Making some short sections of chain link and the gates for an area where tank cars are unloaded.
It is as always, nice to see things go from my minds eye to reality, every time I do this, and I know I’ve said it before, seeing things come to life helps me to get/stay motivated to work on other parts of the layout. Always keep making progress, even when its small!
How my twisted mind envisions this locomotive shell reacting to my efforts to strip paint from it…
Stripping factory paint, something that sometimes you have to do when working on a project, and not one of my favourite things to do. I am working on preparing a model for the Toronto Railway Museum, and I needed to strip off a factory paint job. Normally, this is a painful and messy, but reasonably straightforward process. This locomotive, a Trueline Trains MP36 has been anything but. Normally, much like Judge Doom getting rid of troublesome toons in the dip, after a dunk in isoproyl alcohol for a day or so (often less), most of the paint normally falls right off, and the rest comes off with some scrubbing with an old toothbrush.
What I expect to happen when I Dip a shell…melting away…maybe with less maniacal glee than the Judge though…maybe… (Though I love me some maniacal Christopher Lloyd in this movie)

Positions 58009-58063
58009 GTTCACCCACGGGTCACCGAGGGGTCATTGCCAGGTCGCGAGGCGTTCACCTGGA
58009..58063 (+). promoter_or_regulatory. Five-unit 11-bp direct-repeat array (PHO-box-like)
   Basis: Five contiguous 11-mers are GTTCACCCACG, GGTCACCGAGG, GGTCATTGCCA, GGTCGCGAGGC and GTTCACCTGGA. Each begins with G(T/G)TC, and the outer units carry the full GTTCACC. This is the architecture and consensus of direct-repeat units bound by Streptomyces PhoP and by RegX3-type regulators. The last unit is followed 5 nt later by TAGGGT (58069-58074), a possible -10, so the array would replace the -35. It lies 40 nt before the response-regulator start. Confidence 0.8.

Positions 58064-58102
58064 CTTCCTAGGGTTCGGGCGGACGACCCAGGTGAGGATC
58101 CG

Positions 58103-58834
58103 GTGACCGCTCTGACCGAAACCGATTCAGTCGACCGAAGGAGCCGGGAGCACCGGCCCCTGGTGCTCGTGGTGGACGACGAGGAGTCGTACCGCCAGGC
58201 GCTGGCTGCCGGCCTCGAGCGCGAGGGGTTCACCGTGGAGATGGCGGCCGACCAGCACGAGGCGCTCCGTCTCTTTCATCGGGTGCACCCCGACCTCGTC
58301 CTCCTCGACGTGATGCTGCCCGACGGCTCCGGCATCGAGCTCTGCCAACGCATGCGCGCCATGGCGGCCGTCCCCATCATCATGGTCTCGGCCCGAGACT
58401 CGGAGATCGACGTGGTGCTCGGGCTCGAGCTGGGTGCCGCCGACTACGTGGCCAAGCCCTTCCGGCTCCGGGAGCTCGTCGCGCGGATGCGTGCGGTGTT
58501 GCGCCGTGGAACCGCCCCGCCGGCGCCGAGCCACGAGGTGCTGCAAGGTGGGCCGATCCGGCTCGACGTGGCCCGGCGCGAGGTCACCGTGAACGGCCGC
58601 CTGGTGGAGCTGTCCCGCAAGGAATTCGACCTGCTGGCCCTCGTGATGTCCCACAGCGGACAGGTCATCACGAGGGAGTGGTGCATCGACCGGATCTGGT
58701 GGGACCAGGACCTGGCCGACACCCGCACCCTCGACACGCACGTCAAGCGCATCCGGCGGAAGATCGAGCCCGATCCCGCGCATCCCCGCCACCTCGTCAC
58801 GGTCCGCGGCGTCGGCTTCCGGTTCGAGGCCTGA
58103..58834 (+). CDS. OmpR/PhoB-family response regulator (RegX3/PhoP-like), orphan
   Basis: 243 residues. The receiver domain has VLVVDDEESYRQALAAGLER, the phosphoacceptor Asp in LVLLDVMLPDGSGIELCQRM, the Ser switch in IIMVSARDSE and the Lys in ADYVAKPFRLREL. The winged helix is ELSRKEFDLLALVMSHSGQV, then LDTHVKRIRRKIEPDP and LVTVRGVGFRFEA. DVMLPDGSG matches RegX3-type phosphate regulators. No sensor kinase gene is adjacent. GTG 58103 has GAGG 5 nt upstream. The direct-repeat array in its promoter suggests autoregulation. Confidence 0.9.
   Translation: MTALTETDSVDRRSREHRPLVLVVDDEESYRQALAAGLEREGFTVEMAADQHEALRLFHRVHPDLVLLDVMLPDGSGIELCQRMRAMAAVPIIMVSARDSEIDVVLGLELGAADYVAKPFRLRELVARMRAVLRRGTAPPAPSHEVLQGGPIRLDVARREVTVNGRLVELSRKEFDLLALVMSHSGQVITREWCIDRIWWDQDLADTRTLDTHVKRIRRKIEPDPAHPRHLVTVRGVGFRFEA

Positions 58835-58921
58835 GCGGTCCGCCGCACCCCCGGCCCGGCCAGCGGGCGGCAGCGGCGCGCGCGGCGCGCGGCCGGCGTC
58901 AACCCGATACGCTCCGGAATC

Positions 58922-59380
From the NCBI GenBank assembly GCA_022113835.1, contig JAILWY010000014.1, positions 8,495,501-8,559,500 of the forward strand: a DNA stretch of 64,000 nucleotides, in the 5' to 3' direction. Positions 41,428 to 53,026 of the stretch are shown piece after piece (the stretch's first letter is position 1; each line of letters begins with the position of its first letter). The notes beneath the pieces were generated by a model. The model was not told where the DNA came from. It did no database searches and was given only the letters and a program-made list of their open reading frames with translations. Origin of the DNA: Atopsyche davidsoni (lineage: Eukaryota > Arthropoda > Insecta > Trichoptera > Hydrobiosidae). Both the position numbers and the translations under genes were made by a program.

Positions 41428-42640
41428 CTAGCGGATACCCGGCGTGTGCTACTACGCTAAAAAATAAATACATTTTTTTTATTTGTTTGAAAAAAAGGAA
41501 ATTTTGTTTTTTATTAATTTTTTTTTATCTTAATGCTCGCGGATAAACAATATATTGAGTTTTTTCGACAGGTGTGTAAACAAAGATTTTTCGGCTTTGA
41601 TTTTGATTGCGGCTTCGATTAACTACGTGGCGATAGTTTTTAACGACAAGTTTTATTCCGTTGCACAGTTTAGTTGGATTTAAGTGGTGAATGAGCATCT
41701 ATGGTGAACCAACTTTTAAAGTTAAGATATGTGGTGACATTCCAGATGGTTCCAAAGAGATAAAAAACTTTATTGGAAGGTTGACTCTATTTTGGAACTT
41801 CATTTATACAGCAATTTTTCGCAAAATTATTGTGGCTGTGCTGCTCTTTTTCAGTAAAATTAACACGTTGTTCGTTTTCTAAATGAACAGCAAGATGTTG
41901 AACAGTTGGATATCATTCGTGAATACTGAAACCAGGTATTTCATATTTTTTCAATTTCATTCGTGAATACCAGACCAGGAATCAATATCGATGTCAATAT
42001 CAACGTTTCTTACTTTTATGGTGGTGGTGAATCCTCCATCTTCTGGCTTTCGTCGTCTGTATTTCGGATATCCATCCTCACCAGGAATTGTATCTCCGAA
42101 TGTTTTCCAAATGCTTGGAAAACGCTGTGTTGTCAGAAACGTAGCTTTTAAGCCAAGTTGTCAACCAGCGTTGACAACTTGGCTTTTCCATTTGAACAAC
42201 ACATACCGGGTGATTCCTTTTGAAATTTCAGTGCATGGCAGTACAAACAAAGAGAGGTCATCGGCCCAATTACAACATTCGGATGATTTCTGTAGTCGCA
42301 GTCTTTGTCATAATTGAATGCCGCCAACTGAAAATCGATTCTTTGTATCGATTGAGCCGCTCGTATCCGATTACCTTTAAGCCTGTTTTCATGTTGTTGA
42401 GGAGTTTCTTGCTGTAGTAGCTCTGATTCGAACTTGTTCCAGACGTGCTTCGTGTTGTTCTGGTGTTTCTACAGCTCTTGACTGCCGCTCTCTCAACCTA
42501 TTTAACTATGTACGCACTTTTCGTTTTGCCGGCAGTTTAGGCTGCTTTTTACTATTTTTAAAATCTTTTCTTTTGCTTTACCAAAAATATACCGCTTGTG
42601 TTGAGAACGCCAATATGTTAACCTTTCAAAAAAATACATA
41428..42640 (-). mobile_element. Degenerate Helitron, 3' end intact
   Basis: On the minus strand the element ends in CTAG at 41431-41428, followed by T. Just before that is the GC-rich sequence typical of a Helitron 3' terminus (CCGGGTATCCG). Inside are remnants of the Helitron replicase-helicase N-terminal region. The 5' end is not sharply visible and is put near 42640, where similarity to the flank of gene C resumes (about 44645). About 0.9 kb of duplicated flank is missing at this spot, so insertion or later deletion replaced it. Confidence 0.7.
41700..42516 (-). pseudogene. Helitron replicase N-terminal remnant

It became clear fairly quickly that this shell was not going to be cooperative, the paint was seriously holding on to the shell, even after a long dip, the paint would barely scrub off with a toothbrush. The reason of course, that I want to remove the factory paint is to get to clean plastic to primer and have a smooth surface for painting. Not taking the factory paint off would mean the ridges from the layers would show through the new paint, and it would mean adding even more layers of paint to the model (by my count there are at least 4 layers of paint/pad printing on this from the factory. Even after several days of being dipped and scrubbed, the paint was holding tight, and in some spots, becoming goopy as the multiple layers of paint softened at different rates. Thankfully, isoproply alcohol generally doesn’t affect the plastic so the shell itself is fine, but it meant having to break out the harsher chemicals to try and get the paint off.
Disassembling and stripping paint (or at least trying to) strip a Trueline Trains MP36.